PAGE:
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What is the best approach for designing a web site to run across most all modern mobile web browsers?

Is targeting WebKit based browsers enough?

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Semi-duplicate of ui.stackexchange.com/questions/268/… –  Fraser Aug 28 '10 at 22:52
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4 Answers

up vote 12 down vote accepted

No, targeting WebKit is not enough. The first thing to do is to consider there are two segments of the mobile market: touch-based and not touch-based. This affects how you design your mobile user experience. Thankfully, the touch-based ones are going to trend significantly toward WebKit (Android, iPhone and WebOS). The others are primarily going to be IE Mobile (IE Mobile 6 on Windows Mobile 6.5 and a new one based on IE7/IE8 on Windows Phone 7) and Opera (Mobile and Mini). Refer to this list of mobile browsers on Wikipedia for more information about rendering engines and capabilities.

For touch-based platforms, a library like Sencha Touch can help you create comparable experiences across all devices, but it's going to be hard to create equal experiences across all devices. In fact, I recommend you don't try. The difference between touch and non-touch mobile platforms is becoming so big it's almost like the UX difference of trying to fit a desktop based UI onto a mobile sized screen - which works okay on touch-based platforms since they use iPhone's "zoom" paradigm - but you'll be hard-pressed to get anything useful out of that approach for older or non-touch platforms.

However, consider LukeW's article and subsequent talks on designing for mobile first, which isn't necessarily an answer to your question but can be considered as a good principle: start designing by identifying the things consumers want to do on your site, and make those things available quickly and easily. That much is consistently good design across all platforms, so in that sense you can use that as a pattern guiding your mobile design.

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I made some experiments yesterday with an iPhone 3. Here is my experiences:

  • Don't assume width is 320 pixels, thus use a fluid width layout.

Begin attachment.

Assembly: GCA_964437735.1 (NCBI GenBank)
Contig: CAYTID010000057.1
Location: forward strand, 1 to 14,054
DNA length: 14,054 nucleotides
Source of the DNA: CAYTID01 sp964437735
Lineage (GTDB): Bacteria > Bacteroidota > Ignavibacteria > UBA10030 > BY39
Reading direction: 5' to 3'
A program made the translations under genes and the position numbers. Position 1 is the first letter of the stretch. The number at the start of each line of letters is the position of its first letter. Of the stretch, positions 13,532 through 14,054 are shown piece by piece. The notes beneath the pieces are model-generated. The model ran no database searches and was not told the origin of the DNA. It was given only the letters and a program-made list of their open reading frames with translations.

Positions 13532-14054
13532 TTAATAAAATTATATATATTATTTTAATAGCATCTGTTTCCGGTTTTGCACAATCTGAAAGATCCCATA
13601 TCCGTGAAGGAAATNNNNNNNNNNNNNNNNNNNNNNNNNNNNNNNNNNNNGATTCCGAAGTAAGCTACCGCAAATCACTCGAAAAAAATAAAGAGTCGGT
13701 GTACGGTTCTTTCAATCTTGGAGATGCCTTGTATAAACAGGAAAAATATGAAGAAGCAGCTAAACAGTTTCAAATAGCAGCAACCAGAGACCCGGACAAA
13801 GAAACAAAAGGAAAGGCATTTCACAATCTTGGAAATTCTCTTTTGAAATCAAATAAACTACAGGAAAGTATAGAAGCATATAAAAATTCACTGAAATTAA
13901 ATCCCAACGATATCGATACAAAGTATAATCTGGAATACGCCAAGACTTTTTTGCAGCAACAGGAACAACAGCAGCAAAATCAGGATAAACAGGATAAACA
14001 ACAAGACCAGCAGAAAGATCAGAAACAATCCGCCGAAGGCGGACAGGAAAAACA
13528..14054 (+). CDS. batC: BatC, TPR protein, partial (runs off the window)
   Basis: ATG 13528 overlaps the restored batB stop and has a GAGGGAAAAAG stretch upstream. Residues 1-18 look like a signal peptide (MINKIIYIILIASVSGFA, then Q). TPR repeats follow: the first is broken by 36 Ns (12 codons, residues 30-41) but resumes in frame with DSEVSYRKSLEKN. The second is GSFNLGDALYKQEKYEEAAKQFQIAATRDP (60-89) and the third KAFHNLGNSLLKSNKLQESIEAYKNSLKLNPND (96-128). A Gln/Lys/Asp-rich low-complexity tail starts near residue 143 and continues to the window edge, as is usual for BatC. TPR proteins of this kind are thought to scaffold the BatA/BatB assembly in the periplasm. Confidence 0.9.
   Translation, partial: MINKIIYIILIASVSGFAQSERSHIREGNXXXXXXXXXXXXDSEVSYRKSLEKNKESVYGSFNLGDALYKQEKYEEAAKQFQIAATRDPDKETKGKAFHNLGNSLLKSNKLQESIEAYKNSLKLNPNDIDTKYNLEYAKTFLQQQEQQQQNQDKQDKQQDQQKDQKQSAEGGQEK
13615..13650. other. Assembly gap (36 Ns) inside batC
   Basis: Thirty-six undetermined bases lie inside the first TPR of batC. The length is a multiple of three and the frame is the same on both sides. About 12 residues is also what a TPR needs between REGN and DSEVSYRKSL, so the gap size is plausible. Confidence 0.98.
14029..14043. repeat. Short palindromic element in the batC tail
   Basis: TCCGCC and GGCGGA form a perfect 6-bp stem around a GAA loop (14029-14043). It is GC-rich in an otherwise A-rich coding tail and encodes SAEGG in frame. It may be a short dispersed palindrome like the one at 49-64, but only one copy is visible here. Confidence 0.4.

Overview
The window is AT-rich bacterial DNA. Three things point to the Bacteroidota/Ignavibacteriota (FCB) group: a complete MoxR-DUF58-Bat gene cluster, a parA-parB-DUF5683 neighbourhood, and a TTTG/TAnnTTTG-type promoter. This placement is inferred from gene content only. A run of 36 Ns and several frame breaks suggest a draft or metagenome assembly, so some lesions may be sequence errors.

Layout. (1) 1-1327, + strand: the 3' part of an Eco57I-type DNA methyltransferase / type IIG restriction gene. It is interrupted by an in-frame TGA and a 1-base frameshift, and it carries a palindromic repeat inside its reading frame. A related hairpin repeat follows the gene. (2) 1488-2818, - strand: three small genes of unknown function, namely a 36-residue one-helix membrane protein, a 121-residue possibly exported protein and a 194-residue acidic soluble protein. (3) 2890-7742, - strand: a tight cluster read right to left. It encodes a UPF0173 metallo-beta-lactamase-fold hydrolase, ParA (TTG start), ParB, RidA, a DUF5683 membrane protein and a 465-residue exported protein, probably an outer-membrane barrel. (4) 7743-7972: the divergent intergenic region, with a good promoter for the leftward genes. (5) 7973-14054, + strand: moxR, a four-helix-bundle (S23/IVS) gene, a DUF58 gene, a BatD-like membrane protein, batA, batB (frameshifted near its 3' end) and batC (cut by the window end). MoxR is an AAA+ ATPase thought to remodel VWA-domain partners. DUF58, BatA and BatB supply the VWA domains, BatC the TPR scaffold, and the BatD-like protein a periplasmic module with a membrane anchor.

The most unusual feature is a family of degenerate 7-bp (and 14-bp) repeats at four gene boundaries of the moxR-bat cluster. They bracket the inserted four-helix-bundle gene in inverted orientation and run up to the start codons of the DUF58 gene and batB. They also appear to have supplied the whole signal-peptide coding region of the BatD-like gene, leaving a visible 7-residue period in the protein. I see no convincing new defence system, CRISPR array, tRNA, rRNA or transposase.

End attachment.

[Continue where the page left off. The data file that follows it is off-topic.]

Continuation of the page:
• Use the right doctype. I use the XHTML Mobile 1.2. But I'm not sure if this is the right one.

  • Make the buttons huge.

  • No hover, so use icons to indicate what the different ui elements does.

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The term mobile is growing outside the realm of phones and beginning to include devices like tablets, which entail five to nine inch touch screens. Additionally, a mobile design should account for both horizontal and vertical orientations. On top of what neoneye said, a few more recommendations/suggestions.

  • Use some margin or padding to make sure no text sits right at the edge of the screen.
  • On top of using a fluid width layout (widths can go from 320px to 1024px), make sure design elements you use wrap well. For example, buttons look better wrapped than a horizontal list.
  • Text needs to be a bit bigger, but still legible. In my view, good typographic style is at least just as important here. The Elements of Typographic Style Applied to the Web is a good reference.
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If your audience can be qualified a bit more then you might be able to make some educated assumptions that most customers are using a primary device or rendering browser. Address the core needs of your primary audience first. Attempting to distribute your application across all platforms equally in the "beginning" might be too daunting a task.

Here are some helpful articles I have come across:

Mobile Reference http://www.quirksmode.org/mobile/

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